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Troop 216 “A Scout is Reverent” Suggestions for promoting respectful and inclusive religious activities.

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Presentation on theme: "Troop 216 “A Scout is Reverent” Suggestions for promoting respectful and inclusive religious activities."— Presentation transcript:

1 Troop 216 “A Scout is Reverent” Suggestions for promoting respectful and inclusive religious activities

2 Scout Oath: "To do my duty to God…" "Your family and religious leaders teach you about God and the ways you can serve. You do your duty to God by following the wisdom of those teachings and by defending the rights of others to practice their own beliefs." (Boy Scout Handbook, 2009 edition, page 22)

3 Scout Law: "A Scout is Reverent" The original Boy Scout Handbook (1910) described a “Scout is Reverent” as: "He is reverent toward God. He is faithful in his religious duties and respects the convictions of others in matters of custom and religion." You’ll find that in today’s Boy Scout Handbook, the 12 th edition (2009), page 25, the description of the final point of the Scout Law has changed very little: “A Scout is reverent towards God. He is faithful in his religious duties. He respects the beliefs of others”

4 The Beliefs of Others…. Church of Christ Muslim Baptist Armenian Hindu Presbyterian Episcopal Jewish Zoroastrian Buddhist Baha’i United Methodist Salvation Army Roman Catholic Eastern Orthodox Lutheran Moravian Polish National Catholic LDS

5 Different Religions in Troop 216 Roman Catholic (charter organization) Lutheran Methodist Hindu Presbyterian Islam Non-denominational Christian Jewish Reformed Protestant Unitarian Episcopal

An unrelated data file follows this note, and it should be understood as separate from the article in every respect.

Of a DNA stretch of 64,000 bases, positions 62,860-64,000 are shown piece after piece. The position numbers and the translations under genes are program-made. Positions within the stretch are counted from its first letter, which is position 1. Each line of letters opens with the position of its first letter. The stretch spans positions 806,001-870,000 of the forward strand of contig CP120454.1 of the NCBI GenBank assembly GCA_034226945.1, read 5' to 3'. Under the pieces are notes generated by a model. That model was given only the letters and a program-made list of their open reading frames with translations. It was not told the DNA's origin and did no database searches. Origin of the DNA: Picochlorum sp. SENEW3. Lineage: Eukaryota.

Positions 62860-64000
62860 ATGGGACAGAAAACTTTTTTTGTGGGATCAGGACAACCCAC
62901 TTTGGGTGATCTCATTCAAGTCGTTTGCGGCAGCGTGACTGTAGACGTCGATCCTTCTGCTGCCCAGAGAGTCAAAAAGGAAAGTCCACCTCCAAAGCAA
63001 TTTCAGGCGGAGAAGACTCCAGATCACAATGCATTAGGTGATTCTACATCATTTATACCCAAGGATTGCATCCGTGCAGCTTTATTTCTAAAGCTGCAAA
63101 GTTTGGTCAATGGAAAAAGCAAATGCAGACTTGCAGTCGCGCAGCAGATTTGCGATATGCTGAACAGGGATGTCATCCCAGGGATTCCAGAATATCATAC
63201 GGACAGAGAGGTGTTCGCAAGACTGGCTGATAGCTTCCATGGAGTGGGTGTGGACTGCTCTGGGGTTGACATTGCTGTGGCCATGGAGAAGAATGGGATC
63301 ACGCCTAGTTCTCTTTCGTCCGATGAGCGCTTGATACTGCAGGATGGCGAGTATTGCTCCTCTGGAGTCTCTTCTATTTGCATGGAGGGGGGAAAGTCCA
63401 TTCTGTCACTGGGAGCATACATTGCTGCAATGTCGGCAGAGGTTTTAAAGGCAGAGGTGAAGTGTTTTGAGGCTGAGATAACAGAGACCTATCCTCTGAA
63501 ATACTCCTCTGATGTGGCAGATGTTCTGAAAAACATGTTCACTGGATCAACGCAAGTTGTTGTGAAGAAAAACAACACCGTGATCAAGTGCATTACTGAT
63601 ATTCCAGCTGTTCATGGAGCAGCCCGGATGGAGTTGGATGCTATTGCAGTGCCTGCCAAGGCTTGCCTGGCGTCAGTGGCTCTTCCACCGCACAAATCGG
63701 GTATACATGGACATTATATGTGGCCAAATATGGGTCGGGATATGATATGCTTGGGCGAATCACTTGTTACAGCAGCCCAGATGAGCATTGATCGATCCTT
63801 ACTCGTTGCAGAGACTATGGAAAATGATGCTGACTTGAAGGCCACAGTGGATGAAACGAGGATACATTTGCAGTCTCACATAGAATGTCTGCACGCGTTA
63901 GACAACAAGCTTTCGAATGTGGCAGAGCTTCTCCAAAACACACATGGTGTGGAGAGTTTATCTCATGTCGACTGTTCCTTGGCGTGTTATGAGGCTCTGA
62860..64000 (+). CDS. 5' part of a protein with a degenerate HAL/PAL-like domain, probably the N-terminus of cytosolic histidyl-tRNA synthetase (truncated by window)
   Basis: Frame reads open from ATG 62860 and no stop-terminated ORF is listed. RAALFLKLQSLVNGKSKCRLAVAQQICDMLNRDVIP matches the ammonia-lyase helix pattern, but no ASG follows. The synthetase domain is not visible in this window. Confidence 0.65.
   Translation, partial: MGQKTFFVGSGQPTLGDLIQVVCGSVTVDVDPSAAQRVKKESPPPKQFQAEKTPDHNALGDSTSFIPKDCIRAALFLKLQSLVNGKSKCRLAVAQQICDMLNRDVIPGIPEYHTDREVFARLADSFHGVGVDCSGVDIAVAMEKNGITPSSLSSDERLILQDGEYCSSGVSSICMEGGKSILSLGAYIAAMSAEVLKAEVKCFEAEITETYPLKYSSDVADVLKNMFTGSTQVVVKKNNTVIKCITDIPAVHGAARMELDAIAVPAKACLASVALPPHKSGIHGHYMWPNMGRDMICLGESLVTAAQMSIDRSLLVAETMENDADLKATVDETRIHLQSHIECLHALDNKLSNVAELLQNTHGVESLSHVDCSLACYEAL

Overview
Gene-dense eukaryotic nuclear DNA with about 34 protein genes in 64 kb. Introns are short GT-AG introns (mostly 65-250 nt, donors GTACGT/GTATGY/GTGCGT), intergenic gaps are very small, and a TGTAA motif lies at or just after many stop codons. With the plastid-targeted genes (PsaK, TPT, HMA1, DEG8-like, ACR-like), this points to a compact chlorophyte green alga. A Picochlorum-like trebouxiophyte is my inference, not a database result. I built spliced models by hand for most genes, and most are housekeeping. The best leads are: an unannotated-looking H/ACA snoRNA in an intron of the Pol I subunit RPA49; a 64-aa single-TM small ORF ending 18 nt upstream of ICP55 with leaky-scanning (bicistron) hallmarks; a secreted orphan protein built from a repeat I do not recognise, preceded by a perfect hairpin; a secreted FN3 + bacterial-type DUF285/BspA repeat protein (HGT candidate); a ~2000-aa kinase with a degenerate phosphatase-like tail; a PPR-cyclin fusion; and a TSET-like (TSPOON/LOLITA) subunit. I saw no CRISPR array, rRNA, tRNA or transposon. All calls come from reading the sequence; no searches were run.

6 Different Religions in the Occoneechee Council The Church of Jesus Christ of Latter-day Saints (LDS) Baptist Non-denominational Christian Jewish Reformed Protestant Unitarian Episcopal Roman Catholic Lutheran Methodist Hindu Presbyterian Islam And several others…

7 Respect the Belief of Others Culture, dress, and actions Grace before meals Invocation/Blessings Scout’s Own service

8 Respect for Culture, Dress, Actions Examples of culture, dress and action differences: Catholics don’t eat meat on Fridays before Easter Some Islamic women cover their face and hair in public Most Hindus are vegetarian (do not eat meat) Seventh Day Baptists go to church on Saturday Judaism requires food that is kosher and Jews celebrate Hanukkah in December So a person’s religion impacts what and when they eat, what they wear and what they do!

9 Respect for Grace before meals The Troop Chaplain Aide (scout) and Chaplain (scouter) should work to compose appropriate prayers for before and after meals. When composing these prayers, the chaplain and chaplain aide should be sensitive to the various theological and religious positions embraced by the faiths represented in the group